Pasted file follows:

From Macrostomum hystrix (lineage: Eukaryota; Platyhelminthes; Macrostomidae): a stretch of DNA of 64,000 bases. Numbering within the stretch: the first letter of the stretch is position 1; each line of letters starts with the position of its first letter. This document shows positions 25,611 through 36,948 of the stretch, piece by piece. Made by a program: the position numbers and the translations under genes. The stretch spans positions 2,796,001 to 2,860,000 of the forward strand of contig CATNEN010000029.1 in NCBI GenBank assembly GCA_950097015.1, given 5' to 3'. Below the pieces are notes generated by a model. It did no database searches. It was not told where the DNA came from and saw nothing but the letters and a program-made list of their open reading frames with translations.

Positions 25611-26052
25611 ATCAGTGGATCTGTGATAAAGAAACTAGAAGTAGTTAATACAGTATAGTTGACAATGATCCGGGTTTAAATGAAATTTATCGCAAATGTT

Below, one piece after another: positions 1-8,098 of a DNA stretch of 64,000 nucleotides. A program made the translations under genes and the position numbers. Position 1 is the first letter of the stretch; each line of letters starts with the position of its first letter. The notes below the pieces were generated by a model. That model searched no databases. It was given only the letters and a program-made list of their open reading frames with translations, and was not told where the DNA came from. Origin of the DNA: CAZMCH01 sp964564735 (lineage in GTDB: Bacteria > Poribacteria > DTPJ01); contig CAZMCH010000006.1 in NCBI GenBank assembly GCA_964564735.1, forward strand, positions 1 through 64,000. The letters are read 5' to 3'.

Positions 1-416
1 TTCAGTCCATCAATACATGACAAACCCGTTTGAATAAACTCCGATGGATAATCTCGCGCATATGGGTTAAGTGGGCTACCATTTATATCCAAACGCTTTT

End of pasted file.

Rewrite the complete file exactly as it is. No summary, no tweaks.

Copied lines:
From Macrostomum hystrix (lineage: Eukaryota; Platyhelminthes; Macrostomidae): a stretch of DNA of 64,000 bases. Numbering within the stretch: the first letter of the stretch is position 1; each line of letters starts with the position of its first letter. This document shows positions 25,611 through 36,948 of the stretch, piece by piece. Made by a program: the position numbers and the translations under genes. The stretch spans positions 2,796,001 to 2,860,000 of the forward strand of contig CATNEN010000029.1 in NCBI GenBank assembly GCA_950097015.1, given 5' to 3'. Below the pieces are notes generated by a model. It did no database searches. It was not told where the DNA came from and saw nothing but the letters and a program-made list of their open reading frames with translations.

Positions 25611-26052
25611 ATCAGTGGATCTGTGATAAAGAAACTAGAAGTAGTTAATACAGTATAGTTGACAATGATCCGGGTTTAAATGAAATTTATCGCAAATGTT

Below, one piece after another: positions 1-8,098 of a DNA stretch of 64,000 nucleotides. A program made the translations under genes and the position numbers. Position 1 is the first letter of the stretch; each line of letters starts with the position of its first letter. The notes below the pieces were generated by a model. That model searched no databases. It was given only the letters and a program-made list of their open reading frames with translations, and was not told where the DNA came from. Origin of the DNA: CAZMCH01 sp964564735 (lineage in GTDB: Bacteria > Poribacteria > DTPJ01); contig CAZMCH010000006.1 in NCBI GenBank assembly GCA_964564735.1, forward strand, positions 1 through 64,000. The letters are read 5' to 3'.

Positions 1-416
1 TTCAGTCCATCAATACATGACAAACCCGTTTGAATAAACTCCGATGGATAATCTCGCGCATATGGGTTAAGTGGGCTACCATTTATATCCAAACGCTTTT